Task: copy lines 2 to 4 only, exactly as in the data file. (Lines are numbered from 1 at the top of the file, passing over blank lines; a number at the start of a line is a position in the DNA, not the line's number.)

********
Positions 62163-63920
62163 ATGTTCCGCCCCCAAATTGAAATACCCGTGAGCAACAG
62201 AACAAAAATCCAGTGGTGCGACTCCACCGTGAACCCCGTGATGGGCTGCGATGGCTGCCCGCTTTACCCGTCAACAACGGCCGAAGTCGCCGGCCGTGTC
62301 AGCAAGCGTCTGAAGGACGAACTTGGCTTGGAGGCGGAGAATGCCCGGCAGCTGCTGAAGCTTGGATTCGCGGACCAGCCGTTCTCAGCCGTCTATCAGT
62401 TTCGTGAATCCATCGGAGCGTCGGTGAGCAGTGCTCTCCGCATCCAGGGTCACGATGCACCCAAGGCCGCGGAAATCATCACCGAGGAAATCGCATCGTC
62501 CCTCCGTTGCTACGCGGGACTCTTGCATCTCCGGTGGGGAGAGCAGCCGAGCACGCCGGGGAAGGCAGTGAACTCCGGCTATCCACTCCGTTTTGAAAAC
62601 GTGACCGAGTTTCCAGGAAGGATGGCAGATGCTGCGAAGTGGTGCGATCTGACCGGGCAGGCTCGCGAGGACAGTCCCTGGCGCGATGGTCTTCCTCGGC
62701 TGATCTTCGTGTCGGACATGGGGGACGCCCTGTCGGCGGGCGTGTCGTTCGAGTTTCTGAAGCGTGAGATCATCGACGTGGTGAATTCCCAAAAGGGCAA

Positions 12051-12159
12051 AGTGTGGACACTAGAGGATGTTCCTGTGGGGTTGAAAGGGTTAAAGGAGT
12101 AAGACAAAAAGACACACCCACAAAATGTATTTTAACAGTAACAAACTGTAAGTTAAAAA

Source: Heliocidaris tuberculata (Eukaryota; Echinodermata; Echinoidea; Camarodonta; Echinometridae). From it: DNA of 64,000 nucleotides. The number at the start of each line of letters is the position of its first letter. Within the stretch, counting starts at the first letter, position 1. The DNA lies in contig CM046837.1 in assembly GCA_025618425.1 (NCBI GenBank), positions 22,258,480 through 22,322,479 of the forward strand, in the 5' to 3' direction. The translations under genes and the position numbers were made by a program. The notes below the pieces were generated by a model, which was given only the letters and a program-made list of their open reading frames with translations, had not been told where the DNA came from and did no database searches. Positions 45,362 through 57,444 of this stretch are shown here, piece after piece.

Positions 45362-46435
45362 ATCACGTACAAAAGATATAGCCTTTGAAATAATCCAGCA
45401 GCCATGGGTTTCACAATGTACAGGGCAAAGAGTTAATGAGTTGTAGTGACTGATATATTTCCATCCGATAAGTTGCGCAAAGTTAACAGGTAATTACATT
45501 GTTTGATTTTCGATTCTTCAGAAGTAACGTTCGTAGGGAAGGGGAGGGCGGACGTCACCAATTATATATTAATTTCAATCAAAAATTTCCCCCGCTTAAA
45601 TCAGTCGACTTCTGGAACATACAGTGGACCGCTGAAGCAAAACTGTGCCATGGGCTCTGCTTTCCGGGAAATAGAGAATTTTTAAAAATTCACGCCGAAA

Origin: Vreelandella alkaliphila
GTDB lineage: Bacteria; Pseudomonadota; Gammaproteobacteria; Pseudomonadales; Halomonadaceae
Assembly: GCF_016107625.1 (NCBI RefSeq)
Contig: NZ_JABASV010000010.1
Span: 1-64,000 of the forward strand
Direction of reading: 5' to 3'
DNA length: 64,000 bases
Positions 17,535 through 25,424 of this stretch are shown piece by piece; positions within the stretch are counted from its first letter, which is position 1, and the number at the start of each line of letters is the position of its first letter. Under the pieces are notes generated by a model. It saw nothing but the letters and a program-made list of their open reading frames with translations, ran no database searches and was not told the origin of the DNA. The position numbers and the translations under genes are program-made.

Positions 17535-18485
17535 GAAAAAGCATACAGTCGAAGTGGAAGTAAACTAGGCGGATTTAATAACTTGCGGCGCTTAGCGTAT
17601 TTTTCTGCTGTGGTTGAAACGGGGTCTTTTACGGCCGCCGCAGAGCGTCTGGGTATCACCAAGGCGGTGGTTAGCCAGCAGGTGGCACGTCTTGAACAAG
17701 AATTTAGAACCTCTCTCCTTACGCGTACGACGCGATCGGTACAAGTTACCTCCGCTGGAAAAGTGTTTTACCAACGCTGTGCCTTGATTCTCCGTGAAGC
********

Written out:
62163 ATGTTCCGCCCCCAAATTGAAATACCCGTGAGCAACAG
62201 AACAAAAATCCAGTGGTGCGACTCCACCGTGAACCCCGTGATGGGCTGCGATGGCTGCCCGCTTTACCCGTCAACAACGGCCGAAGTCGCCGGCCGTGTC
62301 AGCAAGCGTCTGAAGGACGAACTTGGCTTGGAGGCGGAGAATGCCCGGCAGCTGCTGAAGCTTGGATTCGCGGACCAGCCGTTCTCAGCCGTCTATCAGT